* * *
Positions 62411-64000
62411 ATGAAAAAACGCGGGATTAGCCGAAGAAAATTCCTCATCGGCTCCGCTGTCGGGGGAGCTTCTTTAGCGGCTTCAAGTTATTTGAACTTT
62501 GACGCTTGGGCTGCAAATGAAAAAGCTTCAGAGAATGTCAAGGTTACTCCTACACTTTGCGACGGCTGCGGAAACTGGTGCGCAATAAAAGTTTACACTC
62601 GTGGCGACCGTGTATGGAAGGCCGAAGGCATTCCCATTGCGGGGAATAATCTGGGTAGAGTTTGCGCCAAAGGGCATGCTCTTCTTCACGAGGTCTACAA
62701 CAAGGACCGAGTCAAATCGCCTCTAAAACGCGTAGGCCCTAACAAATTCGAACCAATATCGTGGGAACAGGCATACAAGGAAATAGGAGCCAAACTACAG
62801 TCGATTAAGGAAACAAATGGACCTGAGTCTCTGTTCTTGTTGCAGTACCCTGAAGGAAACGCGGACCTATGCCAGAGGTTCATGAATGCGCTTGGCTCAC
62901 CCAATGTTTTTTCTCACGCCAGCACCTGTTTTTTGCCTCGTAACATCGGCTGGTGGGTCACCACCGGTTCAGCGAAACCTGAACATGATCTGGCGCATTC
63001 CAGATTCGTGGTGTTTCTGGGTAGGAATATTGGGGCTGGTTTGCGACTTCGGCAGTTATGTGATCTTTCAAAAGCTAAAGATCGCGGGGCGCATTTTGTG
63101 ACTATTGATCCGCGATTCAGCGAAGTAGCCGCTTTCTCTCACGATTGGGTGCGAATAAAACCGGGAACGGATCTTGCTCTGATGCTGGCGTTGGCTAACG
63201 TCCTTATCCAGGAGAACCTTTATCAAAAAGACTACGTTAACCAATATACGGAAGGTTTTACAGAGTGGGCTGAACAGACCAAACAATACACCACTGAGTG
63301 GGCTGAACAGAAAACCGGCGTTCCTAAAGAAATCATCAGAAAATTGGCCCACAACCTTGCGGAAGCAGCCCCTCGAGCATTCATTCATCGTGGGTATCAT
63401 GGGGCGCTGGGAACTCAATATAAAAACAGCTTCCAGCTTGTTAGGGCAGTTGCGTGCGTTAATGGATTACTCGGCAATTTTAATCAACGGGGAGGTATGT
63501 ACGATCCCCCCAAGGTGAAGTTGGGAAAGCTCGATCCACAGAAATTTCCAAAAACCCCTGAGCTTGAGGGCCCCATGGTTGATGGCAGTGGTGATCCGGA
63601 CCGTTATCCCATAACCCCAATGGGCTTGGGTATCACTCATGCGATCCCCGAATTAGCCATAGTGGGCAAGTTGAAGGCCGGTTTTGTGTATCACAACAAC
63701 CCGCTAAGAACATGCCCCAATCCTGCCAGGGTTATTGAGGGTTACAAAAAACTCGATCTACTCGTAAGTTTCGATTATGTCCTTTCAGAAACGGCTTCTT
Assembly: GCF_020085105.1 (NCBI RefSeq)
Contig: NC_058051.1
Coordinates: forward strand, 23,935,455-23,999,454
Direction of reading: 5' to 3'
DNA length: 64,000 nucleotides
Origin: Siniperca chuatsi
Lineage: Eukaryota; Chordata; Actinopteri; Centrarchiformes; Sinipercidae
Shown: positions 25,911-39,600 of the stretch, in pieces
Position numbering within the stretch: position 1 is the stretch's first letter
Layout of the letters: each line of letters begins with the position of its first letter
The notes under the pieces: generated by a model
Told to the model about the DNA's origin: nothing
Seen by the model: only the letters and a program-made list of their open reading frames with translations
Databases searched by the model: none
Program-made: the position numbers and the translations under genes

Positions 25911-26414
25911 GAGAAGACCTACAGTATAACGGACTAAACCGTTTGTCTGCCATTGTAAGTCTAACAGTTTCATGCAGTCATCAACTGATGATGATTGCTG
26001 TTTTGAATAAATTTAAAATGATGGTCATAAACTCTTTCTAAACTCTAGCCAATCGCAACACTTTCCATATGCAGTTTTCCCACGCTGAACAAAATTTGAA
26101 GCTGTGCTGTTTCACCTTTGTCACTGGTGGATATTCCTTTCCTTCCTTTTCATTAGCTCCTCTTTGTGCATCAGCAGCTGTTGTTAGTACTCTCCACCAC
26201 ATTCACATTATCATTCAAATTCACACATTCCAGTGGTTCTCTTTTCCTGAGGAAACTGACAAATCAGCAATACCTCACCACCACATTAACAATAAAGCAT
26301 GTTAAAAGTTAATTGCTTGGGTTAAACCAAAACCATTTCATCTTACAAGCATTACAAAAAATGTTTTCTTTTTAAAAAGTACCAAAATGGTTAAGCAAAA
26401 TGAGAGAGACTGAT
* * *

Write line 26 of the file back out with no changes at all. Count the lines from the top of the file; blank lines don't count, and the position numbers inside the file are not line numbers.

The notes under the pieces: generated by a model